Approaches used in measuring national income

Business studies study module
  • Expenditure Approach

National income is arrived at summing expenditure on all final goods and services (that have reached the final stage of production). Such expenditure is divided into:

  1. Expenditure on consumer goods ( C)
  2. Expenditure on capital goods (I)
  3. Expenditure by government (G)
  4. Expenditure on net exports (X – M)

Therefore national income = C+I+G+(X – M)

Problems associated with expenditure approach

  • Lack of accurate records particularly in the private sector
  • Approximation of expenditure of the subsistence sector
  • Difficulty in differentiating between final expenditure and intermediate expenditure
  • Double counting may exist
  • Fluctuating exchange rates may cause problems in the valuation of imports and exports.

Income approach

  • In this method, the national income is arrived at by summing all the money received by those who participate in the production of goods and services.
  • Such incomes are in the form of rewards to the production factors (wages, rent, interest and profits).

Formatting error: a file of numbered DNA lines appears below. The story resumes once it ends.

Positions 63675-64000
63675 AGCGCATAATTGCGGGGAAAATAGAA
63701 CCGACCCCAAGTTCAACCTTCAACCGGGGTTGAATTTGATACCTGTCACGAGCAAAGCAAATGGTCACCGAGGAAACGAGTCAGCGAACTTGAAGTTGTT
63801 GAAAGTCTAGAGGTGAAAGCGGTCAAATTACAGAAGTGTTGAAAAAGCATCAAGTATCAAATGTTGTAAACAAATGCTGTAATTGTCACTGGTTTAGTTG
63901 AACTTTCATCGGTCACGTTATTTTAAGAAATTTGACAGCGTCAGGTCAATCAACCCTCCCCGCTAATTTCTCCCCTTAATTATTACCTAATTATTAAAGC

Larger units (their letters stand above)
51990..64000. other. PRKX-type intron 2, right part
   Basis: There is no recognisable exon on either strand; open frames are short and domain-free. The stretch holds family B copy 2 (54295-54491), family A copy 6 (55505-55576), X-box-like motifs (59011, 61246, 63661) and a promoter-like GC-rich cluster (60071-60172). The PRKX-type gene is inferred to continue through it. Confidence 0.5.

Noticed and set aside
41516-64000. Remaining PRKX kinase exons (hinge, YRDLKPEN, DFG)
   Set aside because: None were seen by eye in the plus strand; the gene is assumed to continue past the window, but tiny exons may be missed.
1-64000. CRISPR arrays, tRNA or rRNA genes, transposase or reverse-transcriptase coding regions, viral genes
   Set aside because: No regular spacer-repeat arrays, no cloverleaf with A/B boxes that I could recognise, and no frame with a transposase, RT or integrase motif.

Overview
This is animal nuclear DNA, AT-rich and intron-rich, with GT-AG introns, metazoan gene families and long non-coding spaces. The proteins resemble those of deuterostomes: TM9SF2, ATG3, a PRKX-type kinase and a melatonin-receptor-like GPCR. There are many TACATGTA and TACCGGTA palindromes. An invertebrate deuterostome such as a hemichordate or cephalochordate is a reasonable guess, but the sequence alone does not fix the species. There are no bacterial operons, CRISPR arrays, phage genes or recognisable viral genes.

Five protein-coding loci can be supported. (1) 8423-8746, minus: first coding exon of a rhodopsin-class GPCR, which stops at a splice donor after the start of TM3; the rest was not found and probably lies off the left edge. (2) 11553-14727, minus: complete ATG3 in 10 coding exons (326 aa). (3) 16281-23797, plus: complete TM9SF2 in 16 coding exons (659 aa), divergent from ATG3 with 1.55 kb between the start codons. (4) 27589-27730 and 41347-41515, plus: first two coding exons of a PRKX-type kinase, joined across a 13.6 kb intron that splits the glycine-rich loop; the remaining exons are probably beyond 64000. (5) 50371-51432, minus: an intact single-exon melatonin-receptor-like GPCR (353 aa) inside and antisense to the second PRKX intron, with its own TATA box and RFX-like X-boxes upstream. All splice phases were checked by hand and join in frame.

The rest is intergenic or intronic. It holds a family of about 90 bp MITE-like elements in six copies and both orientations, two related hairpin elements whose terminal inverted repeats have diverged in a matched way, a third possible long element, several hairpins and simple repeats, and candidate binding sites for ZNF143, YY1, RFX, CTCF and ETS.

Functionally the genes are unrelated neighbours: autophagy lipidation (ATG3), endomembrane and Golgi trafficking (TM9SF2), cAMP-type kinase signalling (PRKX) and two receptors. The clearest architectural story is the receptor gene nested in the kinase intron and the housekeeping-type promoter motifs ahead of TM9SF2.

• Public income is also taken into account i.e. it is the income received by the government from its investments (Parastatals, joint ventures).
  • Transfer payments are excluded since they represent a redistribution of incomes from those who have earned them to the recipient’s e.g. National insurance schemes.

Problems related to this method

  1. Determination of what proportion of transfer payments constitute in the income of a country.
  2. Inaccurate data may exist since business people may not tell the truth about their income in order to evade tax.
  3. Price fluctuations may make national income determination difficult.
  4. Income from illegal activities is not captured.
  5. Valuation of income from subsistence economy may be difficult e.g. housewives.

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